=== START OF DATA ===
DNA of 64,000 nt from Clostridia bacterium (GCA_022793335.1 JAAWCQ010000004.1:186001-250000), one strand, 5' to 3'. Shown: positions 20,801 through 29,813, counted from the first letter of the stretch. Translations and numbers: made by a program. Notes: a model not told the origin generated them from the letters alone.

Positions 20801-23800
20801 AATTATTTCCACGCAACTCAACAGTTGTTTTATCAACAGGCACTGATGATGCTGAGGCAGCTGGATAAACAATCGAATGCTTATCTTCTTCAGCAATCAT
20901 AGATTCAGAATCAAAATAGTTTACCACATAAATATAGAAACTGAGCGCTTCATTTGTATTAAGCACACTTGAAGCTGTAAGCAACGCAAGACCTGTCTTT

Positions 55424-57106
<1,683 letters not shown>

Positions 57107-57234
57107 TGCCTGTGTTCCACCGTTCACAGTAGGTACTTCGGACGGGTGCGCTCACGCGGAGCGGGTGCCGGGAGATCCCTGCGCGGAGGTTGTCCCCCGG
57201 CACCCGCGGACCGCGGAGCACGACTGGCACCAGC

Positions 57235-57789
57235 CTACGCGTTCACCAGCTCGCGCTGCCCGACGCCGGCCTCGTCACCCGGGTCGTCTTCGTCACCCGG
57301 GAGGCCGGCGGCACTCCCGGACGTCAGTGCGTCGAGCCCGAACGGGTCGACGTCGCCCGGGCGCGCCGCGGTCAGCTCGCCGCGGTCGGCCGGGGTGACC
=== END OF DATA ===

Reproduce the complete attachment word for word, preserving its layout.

DNA of 64,000 nt from Clostridia bacterium (GCA_022793335.1 JAAWCQ010000004.1:186001-250000), one strand, 5' to 3'. Shown: positions 20,801 through 29,813, counted from the first letter of the stretch. Translations and numbers: made by a program. Notes: a model not told the origin generated them from the letters alone.

Positions 20801-23800
20801 AATTATTTCCACGCAACTCAACAGTTGTTTTATCAACAGGCACTGATGATGCTGAGGCAGCTGGATAAACAATCGAATGCTTATCTTCTTCAGCAATCAT
20901 AGATTCAGAATCAAAATAGTTTACCACATAAATATAGAAACTGAGCGCTTCATTTGTATTAAGCACACTTGAAGCTGTAAGCAACGCAAGACCTGTCTTT

Positions 55424-57106
<1,683 letters not shown>

Positions 57107-57234
57107 TGCCTGTGTTCCACCGTTCACAGTAGGTACTTCGGACGGGTGCGCTCACGCGGAGCGGGTGCCGGGAGATCCCTGCGCGGAGGTTGTCCCCCGG
57201 CACCCGCGGACCGCGGAGCACGACTGGCACCAGC

Positions 57235-57789
57235 CTACGCGTTCACCAGCTCGCGCTGCCCGACGCCGGCCTCGTCACCCGGGTCGTCTTCGTCACCCGG
57301 GAGGCCGGCGGCACTCCCGGACGTCAGTGCGTCGAGCCCGAACGGGTCGACGTCGCCCGGGCGCGCCGCGGTCAGCTCGCCGCGGTCGGCCGGGGTGACC